Two things you can consider for a summer experience that might help you with college applications and eventual acceptance are 1) doing what you love and have interest in and 2)working at a regular summer job. Admissions people want to see that potential students really care and are excited about their interest(s). If you love the ocean, taking part in an ocean institute internship makes sense or helping teach scuba diving at the local YMCA can demonstrate commitment. Admissions people also understand the fact that some students have to make money during the summer. Even washing dishes can provide an experience from which you learn.
Two things to worry about when deciding on a summer experiences with college in mind are 1) participating in a program that is basically a vacation or is only decorative and 2) doing something that smacks of economic privilege. If you go to a Harvard summer program, make sure it has substance in itself and for you. The name on the program is not enough to prove you’ve had a valuable summer experience. Also, socio-economic status might allow you to go abroad to perform social service, but what if the area you live in at home has need of services and you have ignored that? The ability to do is not enough to convince you have done.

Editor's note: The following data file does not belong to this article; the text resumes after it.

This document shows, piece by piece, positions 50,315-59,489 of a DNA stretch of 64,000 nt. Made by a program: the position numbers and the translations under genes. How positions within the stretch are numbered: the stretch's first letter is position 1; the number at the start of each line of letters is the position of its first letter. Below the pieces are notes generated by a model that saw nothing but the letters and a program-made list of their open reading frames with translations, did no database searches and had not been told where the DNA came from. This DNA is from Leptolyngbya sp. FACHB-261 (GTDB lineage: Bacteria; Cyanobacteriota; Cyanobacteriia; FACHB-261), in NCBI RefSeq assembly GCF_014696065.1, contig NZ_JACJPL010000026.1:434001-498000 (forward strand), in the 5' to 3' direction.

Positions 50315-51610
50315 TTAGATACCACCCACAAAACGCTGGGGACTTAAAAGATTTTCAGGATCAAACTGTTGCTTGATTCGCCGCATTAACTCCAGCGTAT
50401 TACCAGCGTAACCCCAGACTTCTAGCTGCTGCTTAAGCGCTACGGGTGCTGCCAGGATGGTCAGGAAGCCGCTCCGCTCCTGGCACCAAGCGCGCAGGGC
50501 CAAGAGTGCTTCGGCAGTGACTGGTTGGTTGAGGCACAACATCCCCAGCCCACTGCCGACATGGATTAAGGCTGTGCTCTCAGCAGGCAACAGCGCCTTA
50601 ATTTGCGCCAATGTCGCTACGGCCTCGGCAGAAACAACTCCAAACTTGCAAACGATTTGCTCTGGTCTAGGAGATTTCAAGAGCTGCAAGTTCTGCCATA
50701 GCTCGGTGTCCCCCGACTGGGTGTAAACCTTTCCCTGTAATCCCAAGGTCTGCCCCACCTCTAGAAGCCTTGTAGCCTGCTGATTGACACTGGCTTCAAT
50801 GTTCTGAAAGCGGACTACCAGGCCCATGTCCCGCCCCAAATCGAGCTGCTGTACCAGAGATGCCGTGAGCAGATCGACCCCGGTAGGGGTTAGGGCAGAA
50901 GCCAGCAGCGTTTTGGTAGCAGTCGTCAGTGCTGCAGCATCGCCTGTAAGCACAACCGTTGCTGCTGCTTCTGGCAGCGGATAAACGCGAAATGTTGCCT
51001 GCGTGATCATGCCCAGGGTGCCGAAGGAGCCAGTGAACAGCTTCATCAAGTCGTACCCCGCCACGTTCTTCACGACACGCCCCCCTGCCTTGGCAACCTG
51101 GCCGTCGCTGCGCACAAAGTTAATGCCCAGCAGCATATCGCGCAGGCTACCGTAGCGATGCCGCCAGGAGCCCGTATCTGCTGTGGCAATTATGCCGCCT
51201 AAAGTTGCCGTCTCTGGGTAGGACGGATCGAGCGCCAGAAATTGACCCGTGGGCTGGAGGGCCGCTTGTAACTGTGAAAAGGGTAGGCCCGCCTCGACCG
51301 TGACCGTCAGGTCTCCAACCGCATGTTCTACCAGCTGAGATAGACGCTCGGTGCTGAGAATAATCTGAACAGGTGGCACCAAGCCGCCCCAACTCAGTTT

Mostly, make sure the summer experience you take part in actually shows your substance and demonstrates that you can be honestly engaged.